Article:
Humanist Billboard Vandalized in Moscow, Idaho...Again
Washington, D.C -- An individual or individuals have defaced a billboard in Moscow, Idaho… again. The billboard originally read "Millions are good without God" but was partially obscured with blue paint to now read "Millions are good with God". It's the second time the American Humanist Association (AHA)-sponsored billboard has been vandalized in two weeks. In the first instance the word "without" was completely blacked out, after which the AHA quickly replaced the billboard. The advertisement, which was originally placed mid-September, is part of an American Humanist Association advertising campaign to spread awareness about being good without God. It's the third billboard advertisement the organization has displayed in the Moscow area and similar ads have been put up around the country.
A picture of the vandalized billboard can be found here.
The billboard can be found on Highway 95, just south of Moscow near the Sweet Avenue cross street, facing northbound traffic.
"The irony here is worth noting," said David Niose, president of the American Humanist Association. "Some individuals are committing criminal acts while apparently claiming that their religious view of the world leads to good behavior. It's not a very convincing argument on their part."
"This is not just vandalism, it is religiously motivated vandalism which attempts to silence a minority viewpoint," added Niose. "Everyone, not just humanists, should be concerned about such acts."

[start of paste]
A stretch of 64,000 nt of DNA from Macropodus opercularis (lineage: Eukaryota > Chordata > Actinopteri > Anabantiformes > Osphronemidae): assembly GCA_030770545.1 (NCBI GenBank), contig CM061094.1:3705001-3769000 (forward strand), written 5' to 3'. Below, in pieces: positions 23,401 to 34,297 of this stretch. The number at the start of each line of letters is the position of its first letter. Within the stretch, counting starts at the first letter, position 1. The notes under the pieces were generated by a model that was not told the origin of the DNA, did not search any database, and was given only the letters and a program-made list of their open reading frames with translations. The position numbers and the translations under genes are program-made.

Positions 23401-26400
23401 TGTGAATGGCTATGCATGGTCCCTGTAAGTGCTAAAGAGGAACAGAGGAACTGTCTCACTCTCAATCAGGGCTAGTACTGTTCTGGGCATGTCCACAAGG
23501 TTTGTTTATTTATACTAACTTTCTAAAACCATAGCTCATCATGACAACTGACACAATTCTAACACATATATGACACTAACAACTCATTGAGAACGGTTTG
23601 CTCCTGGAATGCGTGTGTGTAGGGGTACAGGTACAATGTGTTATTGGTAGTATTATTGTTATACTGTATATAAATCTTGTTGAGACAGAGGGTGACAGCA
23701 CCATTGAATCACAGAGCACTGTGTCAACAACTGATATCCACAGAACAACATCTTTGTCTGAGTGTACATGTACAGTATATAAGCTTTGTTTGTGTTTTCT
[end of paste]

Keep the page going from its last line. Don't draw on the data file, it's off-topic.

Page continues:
The Moscow Police Department notified the AHA this morning. They believe the ad was defaced between 1 and 3 am. The AHA has alerted the billboard company who leased the space, Lamar Outdoor, who said they will start leaving the lights on round the clock. The AHA will be replacing the billboard but hasn't yet decided whether to go with the same design.
"I'm disturbed that this happened again," said Roy Speckhardt, executive director of the American Humanist Association. "Two consecutive crimes in a town where the last incidence of billboard vandalism was years ago makes it obvious that humanists and our message are being targeted."
The American Humanist Association (www.americanhumanist.org) advocates for the rights and viewpoints of humanists. Founded in 1941 and headquartered in Washington, D.C., its work is extended through more than 100 local chapters and affiliates across the United States.
Humanism is the idea that you can be good without a belief in God.